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Mar de Santiago

Pontecesures’ Roman bridge

  • Puente Romano de Pontecesures
  • Puente Romano de Pontecesures
  • Puente Romano de Pontecesures

36640 Pontecesures, Pontevedra

GPS coordinates

Longitude: 42.725696047065206

Latitude: -8.654714659497197

For a long time, it was thought that the name Pontecesures came from the fact that its bridge was built at the order of a Caesar (Pons Caesaris), possibly Caesar Augustus, during a time of clear expansion of the Roman Empire. However, it is more probable that the etymological root is “cessuris” (for passers-by) or even in “censuris,” since the bridge was used to carry out Roman censuses, which facilitated the control of the number of inhabitants or the payment of tributes.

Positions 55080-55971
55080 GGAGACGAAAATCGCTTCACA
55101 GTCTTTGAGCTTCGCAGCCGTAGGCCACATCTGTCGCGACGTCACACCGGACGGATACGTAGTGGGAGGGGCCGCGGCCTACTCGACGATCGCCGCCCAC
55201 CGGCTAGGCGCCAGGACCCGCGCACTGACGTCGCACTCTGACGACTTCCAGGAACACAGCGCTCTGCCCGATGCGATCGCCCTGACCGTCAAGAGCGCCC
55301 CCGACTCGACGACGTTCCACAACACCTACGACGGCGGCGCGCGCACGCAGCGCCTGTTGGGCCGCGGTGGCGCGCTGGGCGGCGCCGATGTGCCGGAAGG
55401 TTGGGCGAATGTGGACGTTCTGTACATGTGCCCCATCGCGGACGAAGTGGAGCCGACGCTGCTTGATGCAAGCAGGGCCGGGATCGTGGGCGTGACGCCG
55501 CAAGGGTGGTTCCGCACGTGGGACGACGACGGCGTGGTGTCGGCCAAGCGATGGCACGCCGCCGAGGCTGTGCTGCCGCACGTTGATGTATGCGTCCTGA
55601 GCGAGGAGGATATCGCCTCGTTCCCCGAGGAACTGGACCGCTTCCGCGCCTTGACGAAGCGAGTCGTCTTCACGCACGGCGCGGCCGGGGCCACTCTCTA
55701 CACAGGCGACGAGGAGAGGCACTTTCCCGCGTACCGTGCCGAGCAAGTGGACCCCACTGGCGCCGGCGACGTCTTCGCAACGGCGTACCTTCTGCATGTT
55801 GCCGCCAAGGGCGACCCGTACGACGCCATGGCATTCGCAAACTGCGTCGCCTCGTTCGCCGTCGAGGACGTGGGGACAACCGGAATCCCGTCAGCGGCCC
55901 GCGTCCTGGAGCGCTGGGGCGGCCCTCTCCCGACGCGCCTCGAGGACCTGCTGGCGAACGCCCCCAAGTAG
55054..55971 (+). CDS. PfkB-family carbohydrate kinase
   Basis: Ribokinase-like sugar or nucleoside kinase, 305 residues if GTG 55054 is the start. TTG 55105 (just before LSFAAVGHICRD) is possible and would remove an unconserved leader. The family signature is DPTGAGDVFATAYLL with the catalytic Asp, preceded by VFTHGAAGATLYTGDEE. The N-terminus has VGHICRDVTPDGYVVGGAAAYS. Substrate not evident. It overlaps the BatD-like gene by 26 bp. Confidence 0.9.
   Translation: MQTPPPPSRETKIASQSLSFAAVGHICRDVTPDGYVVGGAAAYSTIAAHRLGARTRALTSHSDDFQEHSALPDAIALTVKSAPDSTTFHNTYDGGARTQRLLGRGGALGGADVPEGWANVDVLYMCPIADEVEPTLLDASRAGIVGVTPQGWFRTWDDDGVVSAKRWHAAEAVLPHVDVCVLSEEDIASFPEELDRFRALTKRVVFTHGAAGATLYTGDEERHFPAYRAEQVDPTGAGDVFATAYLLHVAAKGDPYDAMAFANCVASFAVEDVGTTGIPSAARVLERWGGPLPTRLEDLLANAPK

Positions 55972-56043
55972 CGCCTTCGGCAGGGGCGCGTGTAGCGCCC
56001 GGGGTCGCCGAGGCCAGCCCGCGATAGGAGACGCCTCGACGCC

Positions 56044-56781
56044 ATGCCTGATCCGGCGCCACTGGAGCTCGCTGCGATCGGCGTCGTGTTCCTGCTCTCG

In any case, the bridge has been an essential element in the area’s history and economy from its origin, in the 1st AD, to the present day since it forms part of an important crossroads. With Rome it linked Bracara Augusta (Braga, in Portugal) with Lucus Augusti (Lugo) by means of Via XIX. In the Middle Ages, it connected Santiago de Compostela with the port of Cessuris, Torres do Oeste and Ría de Arousa.

It now links the regions of Pontevedra and A Coruña, directing pilgrims towards Santiago and supporting a high volume of traffic. This gives us an idea of its sturdiness and good condition thanks, in part, to its different renovations, the most important of which was undertaken in the 12th century by Maestro Mateo.

Although we can see twelve arches today, which give it a sturdy, majestic aspect, at the time of its construction the Ulla River was a lot wider and the bridge was even longer.